Idolizing, venerating, or hero-worshipping those you admire, versus denigrating, tearing down, or stepping on those you don’t. It can also show up as an obsession with self-validation through external memes — cultural markers of success, beauty, your online presence, etc.

Oftentimes, this sort of behavior is the result of not feeling validated during critical developmental periods.

Whether that means you were outright neglected, often corrected but rarely praised, or passed over for attention, your judgment of others is usually rooted in a deep disbelief in yourself and your fixed and unwavering worth.

What might be the other side of this coin?

Meeting others as they are, and showing up as you are — flaws, needs, and all. Experiencing others without ranking them as above or below you. Experiencing yourself without comparison to the way others present their lives.

Unworthy and Unproven

If you’ve ever been accused of being an “attention-seeker” (what is that, anyway?), this might be you.

Stemming from an ingrained emptiness and a regularly self-reinforced belief that you are not worthy of love and acceptance and must prove yourself to others in order to trust that love and acceptance should it come, a person employing this coping style may use their behavior to act on this perceived lack.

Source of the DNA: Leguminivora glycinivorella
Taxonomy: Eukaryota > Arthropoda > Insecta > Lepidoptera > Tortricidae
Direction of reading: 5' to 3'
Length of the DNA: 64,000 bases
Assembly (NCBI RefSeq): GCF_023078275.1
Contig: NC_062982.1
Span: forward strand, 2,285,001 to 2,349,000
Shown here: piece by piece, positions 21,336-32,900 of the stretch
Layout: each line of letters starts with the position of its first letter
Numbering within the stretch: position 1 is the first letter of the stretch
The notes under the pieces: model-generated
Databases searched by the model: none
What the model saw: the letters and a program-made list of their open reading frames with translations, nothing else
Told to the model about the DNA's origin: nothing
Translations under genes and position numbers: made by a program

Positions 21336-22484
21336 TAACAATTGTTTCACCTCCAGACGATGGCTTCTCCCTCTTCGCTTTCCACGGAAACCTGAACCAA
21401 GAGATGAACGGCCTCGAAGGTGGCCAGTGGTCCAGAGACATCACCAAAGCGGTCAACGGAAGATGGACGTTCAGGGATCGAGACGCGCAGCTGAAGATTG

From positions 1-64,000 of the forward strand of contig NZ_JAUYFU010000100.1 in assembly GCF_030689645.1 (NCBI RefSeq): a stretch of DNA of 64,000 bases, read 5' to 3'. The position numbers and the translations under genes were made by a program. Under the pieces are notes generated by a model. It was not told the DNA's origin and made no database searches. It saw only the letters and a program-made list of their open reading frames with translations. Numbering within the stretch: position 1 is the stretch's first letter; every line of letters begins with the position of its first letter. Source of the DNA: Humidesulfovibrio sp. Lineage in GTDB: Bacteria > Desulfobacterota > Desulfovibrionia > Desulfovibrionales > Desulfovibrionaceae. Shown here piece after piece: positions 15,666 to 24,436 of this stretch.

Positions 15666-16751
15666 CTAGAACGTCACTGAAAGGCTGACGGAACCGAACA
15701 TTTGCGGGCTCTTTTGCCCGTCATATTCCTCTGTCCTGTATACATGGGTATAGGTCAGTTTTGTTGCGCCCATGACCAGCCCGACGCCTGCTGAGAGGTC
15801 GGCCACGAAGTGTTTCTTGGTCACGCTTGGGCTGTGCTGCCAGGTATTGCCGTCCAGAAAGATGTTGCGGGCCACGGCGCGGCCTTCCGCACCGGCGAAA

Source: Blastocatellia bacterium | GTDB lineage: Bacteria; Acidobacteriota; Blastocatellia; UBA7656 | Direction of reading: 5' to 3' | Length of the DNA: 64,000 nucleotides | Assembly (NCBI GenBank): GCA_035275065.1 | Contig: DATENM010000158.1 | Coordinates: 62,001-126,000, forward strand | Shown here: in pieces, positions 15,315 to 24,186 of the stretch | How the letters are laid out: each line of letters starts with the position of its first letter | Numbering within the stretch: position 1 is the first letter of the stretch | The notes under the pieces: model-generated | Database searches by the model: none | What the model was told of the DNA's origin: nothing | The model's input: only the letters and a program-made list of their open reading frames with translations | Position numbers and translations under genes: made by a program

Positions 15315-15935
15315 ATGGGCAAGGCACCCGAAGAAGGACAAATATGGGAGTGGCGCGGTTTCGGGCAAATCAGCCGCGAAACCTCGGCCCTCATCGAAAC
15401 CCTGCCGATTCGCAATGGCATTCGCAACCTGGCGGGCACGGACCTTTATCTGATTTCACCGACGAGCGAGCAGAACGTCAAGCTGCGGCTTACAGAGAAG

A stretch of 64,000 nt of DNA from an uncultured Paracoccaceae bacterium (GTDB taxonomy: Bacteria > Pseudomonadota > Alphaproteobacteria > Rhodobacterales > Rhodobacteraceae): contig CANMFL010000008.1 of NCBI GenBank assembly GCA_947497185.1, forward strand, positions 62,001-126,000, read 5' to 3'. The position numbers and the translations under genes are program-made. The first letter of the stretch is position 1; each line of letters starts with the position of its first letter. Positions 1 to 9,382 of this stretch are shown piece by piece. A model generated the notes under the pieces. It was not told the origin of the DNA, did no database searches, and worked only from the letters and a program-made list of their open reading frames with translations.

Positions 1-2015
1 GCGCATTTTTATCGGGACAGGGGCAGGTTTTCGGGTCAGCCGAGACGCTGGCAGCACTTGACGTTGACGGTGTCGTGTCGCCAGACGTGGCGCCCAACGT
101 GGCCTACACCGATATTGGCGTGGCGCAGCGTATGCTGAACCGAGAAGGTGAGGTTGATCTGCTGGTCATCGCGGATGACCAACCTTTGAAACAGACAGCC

Maybe a parent was only warm to you when you were “good”, rewarded you for being clever and entertaining but ignored you when you couldn’t be, or didn’t acknowledge your hurt when you felt it.

Unworthy and unproven people may feel the need to keep everyone around them indebted to their services, be the life of the party at any gathering, or cast a wide net for friendships, relationships, and accolades to draw on should they succumb to a moment of despair.

Think of this coping style as the result of growing up with less, and never quite getting used to the idea that you have and are enough.

To combat it, try naming the things for which you are grateful. Try giving someone else the spotlight and supporting them. Try speaking to the child that still lives inside you with congratulations and encouragement, even when you didn’t “win”.

Trauma is insidious and pervasive. It manifests in more ways than one can count, and the ways we’ve learned to cope with it end up forming our adult personalities.

What would a world full of healed people look like?

That’s one of the central questions Nick Polizzi and I sought to answer when we started filming our soon-to-be-released docu-series “Trauma.”

In nine episodes, we interview more than 55 experts in trauma-informed healing to prove something we’d always suspected – so many of the world’s problems stem from unhealed people grasping at straws with each other.

On February 11th, at 9 pm Eastern, the very first episode goes live for FREE.

All you have to do to watch it is reserve your seat right here.

NY Times Best Selling Author, filmmaker, and founder of whole.tv.